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## Tallying the Same Ballots under Different Procedures

Does it matter which election procedure is used?  If the outcome is the same regardless of which procedure is used, then no.  However, as we have seen, election outcomes often change when the method used to tally the votes changes.  In such a case, which election outcome represents the will of the people?  This phenomenon has been demonstrated in a few of the applications of different election procedures.  The following example demonstrates that the number of alternative election outcomes that may be possible from one set of voters’ preferences.

Example:  Three Candidates and Four Election Outcomes
Suppose that 23 voters cast the following ballots by rank ordering candidates A, B, and C:

 4 5 8 6 A A B C B C C B C B A A

Even in the class of voting vectors, there are multiple election outcomes depending on which voting vectors are used.

• If plurality rule is used to tally votes, a voter assigns one point to its top-ranked candidate and zero to the others, then A is the top candidate with nine votes, B comes in second place with 8 votes, and C loses with only six votes.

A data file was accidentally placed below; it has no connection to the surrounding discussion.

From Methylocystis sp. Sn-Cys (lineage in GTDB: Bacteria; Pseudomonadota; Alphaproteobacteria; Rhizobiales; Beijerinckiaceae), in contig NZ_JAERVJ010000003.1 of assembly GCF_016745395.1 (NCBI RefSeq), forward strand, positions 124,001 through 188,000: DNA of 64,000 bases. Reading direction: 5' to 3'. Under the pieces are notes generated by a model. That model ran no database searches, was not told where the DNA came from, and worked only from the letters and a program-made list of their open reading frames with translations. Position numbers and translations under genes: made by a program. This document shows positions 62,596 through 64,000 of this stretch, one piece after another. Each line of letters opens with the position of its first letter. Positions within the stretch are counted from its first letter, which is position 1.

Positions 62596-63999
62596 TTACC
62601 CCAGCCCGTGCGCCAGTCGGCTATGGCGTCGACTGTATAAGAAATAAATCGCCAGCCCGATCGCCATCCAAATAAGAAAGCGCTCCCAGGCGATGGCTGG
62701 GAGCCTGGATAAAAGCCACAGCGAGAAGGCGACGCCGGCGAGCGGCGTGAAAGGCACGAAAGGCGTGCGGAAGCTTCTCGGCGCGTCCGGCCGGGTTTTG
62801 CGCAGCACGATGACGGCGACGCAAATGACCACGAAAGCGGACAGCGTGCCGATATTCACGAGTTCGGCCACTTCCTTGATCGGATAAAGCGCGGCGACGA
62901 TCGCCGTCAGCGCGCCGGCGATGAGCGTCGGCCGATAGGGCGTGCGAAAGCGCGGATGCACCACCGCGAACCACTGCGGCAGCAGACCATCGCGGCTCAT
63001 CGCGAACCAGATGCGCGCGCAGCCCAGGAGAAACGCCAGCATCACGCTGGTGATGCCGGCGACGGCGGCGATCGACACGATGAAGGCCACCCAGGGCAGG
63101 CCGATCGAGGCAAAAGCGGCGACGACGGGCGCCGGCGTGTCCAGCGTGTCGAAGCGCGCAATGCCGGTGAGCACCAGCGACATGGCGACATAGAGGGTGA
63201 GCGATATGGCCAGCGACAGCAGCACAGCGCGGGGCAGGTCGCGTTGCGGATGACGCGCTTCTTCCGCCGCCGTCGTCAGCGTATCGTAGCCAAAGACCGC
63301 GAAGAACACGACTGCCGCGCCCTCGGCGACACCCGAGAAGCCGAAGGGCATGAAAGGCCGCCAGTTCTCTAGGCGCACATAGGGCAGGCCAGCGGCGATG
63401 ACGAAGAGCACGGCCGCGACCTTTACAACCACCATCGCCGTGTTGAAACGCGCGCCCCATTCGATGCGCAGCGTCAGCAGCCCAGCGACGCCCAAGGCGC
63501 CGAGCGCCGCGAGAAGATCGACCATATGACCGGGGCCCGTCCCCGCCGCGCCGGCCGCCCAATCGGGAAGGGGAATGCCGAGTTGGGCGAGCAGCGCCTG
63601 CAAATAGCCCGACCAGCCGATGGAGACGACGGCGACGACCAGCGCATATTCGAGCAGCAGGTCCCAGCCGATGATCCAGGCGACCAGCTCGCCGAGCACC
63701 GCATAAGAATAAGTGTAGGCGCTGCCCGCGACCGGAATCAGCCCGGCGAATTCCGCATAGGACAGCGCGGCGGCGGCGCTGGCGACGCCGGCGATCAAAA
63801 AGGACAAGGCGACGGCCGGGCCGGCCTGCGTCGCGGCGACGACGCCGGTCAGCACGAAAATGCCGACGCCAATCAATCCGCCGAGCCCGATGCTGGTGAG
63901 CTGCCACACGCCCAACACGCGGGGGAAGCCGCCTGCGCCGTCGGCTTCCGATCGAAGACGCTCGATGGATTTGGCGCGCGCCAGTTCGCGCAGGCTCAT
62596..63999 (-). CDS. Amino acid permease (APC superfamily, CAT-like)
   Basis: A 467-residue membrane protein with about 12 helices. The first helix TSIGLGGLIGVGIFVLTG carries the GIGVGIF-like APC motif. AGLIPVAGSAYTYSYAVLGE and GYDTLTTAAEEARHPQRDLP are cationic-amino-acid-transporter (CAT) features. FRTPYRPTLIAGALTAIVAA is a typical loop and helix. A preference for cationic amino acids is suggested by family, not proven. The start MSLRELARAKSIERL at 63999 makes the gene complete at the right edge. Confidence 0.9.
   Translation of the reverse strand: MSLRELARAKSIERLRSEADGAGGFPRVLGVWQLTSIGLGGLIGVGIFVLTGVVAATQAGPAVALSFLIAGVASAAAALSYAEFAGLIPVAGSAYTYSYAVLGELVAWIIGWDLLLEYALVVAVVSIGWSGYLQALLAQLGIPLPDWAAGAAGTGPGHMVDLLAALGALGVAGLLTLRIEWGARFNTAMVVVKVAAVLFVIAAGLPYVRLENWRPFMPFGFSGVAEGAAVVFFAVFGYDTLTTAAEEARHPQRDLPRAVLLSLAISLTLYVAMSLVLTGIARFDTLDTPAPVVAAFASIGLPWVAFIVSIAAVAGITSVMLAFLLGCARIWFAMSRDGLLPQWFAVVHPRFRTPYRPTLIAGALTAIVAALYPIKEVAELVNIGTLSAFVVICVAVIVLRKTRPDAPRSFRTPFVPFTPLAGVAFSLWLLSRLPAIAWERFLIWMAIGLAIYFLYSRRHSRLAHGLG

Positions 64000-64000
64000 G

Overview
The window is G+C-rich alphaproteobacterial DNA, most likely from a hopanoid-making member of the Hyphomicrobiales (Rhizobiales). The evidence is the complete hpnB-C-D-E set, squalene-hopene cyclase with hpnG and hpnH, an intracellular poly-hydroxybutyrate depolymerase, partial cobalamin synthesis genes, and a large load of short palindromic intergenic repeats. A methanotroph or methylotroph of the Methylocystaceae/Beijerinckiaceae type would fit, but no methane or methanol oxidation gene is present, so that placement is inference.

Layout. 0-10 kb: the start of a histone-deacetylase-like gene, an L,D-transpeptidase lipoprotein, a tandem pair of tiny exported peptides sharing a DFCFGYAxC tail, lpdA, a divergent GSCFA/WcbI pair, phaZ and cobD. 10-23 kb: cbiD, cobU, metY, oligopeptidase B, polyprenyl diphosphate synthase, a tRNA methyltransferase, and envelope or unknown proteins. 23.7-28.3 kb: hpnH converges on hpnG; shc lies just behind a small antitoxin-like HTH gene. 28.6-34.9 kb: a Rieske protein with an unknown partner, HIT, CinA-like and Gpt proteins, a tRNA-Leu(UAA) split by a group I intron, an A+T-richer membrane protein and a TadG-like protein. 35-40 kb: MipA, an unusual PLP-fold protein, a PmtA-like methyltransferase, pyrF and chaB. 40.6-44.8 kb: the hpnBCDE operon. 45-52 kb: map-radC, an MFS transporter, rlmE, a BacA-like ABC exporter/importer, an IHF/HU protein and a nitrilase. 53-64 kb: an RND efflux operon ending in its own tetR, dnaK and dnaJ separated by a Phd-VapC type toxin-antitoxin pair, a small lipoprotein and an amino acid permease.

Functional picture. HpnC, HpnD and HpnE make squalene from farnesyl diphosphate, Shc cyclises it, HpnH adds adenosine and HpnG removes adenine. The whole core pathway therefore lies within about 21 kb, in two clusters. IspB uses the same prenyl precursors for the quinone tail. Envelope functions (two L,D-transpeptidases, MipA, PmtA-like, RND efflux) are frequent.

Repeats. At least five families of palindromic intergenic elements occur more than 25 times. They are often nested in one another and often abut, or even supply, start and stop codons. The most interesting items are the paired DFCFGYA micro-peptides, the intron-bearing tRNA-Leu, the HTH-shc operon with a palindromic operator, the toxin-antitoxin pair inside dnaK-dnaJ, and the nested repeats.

This example demonstrates a worst-case scenario for voting vectors in which one set of voters’ ballots can yield four different outcomes.  Considering other election procedures may result in even more outcomes.  As each election outcome is backed by a procedure, an election outcome may be the result of which procedure is selected, as opposed to the outcome that the electorate desires.  Because there are so many election procedures, is there a way to eliminate some of the procedures – and, hence, their results.  Is there a best procedure?
• If the Borda count is used to tally votes, a voter assigns two points to its top-ranked candidate, one point to its second-ranked candidate, and zero points to its bottom-ranked, then B finishes first with 20 points, A comes in second with 18 points, and C is in third again with 17 points.
• If voters use a voting vector, the top-ranked candidate receives seven points, the second-ranked candidate receives four points, and the last-place candidate receives zero points, then B wins the election with 96 (= 8x7 + 10x4) points, C comes in second place with 94 (= 6x7 + 13x4) points, and A rounds out the field with 63 (= 9x7) points.
• If anti-plurality is used to tally votes, a voter assigns the bottom-ranked candidate zero points and one point to the other candidates, then C receives 19 points, B receives 18 points, and A comes in last place with nine points.

Four different voting vectors were used and four different outcomes occurred!  There are three additional outcomes that have candidates tied.  Insights about how to construct such an example appear on the Mathematics page.

 n 3 4 5 6 7 8 9 10 (n - 1) x (n - 1)! 4 18 96 600 4320 35280 322560 3265920

With as few as 10 candidates, once the ballots are cast, it is possible to have over three million different election outcomes that rank order the 10 candidates!   Vote Home How to Vote Procedures/Applications A Best Procedure? The Mathematics References and Links